There is a large ancient megalithic monument laying at the Golan Heights (16 kilometers North-East of the Sea of Galilee) in modern day Israel. This is yet another mysterious stone circle complex left by our ancestors. The Arabic name of the location is Rujm el-Hiri which means “stone heap of the wild cat.” It is confirmed that the monument dates from around 3000 BC. This means that the monument is probably as old as Stonehenge.
The monument was first discovered during an archeological survey in 1967-68. The survey took place after the Six-Day War between Israel and a few Arabic States. Rujm el-Hiri has been described as the Stonehenge of the Levant (The Eastern Mediterranean countries)
The land upon which it stands is full of ancient dolmen tombs (single-chamber megalithic tombs, usually consisting of two or more megaliths supporting a large flat horizontal capstone, similar to a “table”). These dolmens were made long before the first big civilizations arose in Mesopotamia and Egypt. There is a similar story about this stone circles as for Stonehenge, that they were made by an ancient race of giants. That is why the modern Hebrew name for the place is Gilgal Refa’im meaning “Wheel of Giants”, referring to the biblical race of giants.
The Wheel of Giants consists of a 520-foot wide circle of basalt stones that encloses four smaller, concentric circles, of stacked stone walls. As you go closer to the center, the circles are becoming progressively narrower in width. The walls of the circles are connected by randomly positioned vertical small stone walls, at the angle of 90 degrees in relation to the circles. Te whole monument is made of a staggering 37,500 metric tons of stone that have been roughly carved. The walls are up to 6.6 feet high, and the outer walls are almost 8 feet high.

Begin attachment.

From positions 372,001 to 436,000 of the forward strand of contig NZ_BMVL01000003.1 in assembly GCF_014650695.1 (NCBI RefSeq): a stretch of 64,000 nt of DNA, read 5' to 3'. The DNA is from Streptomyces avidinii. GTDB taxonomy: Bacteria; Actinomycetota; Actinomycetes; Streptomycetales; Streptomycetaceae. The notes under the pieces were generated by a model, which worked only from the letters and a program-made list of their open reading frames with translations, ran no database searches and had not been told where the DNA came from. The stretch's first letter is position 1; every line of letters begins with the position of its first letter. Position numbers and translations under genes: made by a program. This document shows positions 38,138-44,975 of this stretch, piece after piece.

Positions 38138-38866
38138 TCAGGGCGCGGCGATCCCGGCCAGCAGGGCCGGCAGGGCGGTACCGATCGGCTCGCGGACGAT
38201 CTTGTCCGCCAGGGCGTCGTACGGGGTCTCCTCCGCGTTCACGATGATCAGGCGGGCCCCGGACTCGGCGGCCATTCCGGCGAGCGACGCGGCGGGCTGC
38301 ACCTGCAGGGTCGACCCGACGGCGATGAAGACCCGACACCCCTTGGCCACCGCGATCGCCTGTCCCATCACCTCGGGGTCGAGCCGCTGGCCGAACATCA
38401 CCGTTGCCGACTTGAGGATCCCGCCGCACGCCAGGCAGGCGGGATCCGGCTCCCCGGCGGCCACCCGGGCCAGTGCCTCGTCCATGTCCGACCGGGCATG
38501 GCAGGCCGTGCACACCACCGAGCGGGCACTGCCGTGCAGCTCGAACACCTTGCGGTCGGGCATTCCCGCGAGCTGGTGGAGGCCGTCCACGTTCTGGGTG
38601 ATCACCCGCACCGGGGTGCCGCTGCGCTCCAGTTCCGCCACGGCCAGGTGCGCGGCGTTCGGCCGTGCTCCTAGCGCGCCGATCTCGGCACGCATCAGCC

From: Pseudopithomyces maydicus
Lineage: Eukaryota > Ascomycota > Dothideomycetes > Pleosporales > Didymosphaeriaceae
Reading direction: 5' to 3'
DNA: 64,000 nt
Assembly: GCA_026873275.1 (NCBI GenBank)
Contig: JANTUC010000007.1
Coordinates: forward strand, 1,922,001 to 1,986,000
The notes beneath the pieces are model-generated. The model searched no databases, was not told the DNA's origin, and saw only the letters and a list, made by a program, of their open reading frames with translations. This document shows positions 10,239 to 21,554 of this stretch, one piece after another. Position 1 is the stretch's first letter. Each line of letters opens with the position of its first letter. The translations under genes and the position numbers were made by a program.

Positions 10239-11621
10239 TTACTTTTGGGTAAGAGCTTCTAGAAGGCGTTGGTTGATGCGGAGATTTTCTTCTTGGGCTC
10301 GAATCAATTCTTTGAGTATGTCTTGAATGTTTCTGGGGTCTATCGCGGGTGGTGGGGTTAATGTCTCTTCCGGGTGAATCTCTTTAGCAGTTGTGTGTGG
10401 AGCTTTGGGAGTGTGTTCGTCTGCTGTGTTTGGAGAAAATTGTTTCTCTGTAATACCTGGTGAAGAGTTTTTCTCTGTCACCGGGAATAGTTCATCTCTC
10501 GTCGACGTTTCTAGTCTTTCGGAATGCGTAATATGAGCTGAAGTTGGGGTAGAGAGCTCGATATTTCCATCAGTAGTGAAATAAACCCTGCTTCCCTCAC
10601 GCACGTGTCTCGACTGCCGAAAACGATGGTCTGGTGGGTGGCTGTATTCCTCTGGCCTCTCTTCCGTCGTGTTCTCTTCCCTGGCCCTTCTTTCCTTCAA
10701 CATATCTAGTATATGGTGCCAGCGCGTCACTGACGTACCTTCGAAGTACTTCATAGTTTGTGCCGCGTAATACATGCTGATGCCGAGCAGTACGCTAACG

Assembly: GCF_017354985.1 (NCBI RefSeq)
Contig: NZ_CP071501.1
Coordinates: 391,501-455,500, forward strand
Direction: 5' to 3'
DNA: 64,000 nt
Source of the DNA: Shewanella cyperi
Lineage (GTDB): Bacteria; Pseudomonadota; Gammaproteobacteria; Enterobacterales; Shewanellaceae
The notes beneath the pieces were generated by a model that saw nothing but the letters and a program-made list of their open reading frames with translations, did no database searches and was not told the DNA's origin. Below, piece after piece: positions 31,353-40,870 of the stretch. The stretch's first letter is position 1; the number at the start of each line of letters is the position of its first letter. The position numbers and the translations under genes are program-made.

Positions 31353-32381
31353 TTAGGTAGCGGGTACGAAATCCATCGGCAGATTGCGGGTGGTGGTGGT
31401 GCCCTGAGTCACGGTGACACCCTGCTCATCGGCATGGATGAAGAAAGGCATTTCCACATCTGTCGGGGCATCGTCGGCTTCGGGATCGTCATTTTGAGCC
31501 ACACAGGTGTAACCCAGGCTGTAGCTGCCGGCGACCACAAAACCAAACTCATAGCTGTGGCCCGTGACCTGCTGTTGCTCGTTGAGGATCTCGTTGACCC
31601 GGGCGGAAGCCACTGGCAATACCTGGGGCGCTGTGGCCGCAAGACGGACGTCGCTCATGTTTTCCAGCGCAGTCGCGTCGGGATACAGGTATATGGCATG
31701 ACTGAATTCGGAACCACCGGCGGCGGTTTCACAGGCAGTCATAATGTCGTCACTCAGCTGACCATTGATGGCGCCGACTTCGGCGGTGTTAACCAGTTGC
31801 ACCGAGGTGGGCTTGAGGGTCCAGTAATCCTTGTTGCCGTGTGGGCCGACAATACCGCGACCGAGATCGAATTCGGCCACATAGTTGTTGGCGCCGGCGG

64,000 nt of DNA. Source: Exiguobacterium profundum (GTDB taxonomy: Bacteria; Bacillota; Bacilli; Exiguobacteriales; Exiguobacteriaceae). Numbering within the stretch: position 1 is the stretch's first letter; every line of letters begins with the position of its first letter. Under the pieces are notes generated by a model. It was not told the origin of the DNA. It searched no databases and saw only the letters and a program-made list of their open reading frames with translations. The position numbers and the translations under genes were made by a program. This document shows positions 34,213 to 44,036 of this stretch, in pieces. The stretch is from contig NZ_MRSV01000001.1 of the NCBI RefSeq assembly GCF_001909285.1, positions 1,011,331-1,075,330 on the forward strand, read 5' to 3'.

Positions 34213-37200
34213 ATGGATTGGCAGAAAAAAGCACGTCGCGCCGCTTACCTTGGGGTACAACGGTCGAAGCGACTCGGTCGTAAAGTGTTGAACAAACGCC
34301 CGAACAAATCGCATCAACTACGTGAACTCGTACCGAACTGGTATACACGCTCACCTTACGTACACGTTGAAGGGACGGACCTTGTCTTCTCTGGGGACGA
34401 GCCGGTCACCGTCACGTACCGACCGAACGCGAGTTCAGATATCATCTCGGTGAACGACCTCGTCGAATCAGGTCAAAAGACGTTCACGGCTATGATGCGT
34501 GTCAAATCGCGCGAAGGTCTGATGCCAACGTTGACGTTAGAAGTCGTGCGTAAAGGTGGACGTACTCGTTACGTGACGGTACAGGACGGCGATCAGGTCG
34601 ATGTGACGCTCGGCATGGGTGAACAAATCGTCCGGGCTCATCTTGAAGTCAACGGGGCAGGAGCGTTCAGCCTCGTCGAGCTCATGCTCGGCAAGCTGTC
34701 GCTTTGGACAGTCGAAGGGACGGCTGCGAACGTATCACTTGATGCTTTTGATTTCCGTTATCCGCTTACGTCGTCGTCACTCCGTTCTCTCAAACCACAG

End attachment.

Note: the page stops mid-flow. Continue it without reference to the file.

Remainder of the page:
In the center of the structure, there is a big central tumulus (cairn) that is built of many smaller sized rocks. It is 65 feet in diameter and 15 feet tall. Inside the tumulus, there is a buried dolmen made of 5-foot tall standing stones that are the pillars of a large stone table. The dolmen lies on top of a chamber (or a cave) that is connected with a 10-foot long access hall. There were no human remains or artifacts found inside this structure (probably because it was looted), but nevertheless, some archeologists still think that the whole complex served as some kind of a burial ground for a major chieftain or important leader.
Similar to Stonehenge, this is not the only theory for the function of the monument. Some experts think that it was used as an astronomical calendar, a place that helped people to determine some natural phenomena as the longest and shortest day in the year. Others believe that it was a place where people gathered for worship rituals.
Another suggestion is that the place served as an early version of Dokhma (the tower of silence). Dokhma is a circular structure that was used by the Zoroastrians for “exposing the dead to the sky.” With other words, that was was actually a place where bodies were left for vultures to consume them. Zoroastrians are a religious group that appeared in the middle of the 6th century BC. After all the flesh was taken by the birds (excarnation), the bones were put in an ossuary. It is believed that the ossuaries were vessels for resurrection.
So far, this is the best theory, supported with facts and cultural references. There were hundreds clay ossuaries discovered at various nearby archeological sites dated to Chalcolithic times (Copper Age). The concentric walls of the complex, that are made progressively lower as you go closer to the center, allowed the vultures to easily view the bodies from perches above the walls. Relatively close to this area, at the Neolithic site of Catalhoyuk in southeastern Turkey, there is a shrine featuring a mural wall painting of vultures flying over headless corpses.
All that is said about the location are just theories. The Wheel of Giants is still a mystery that demands many more scholarly debates in order to be finally solved.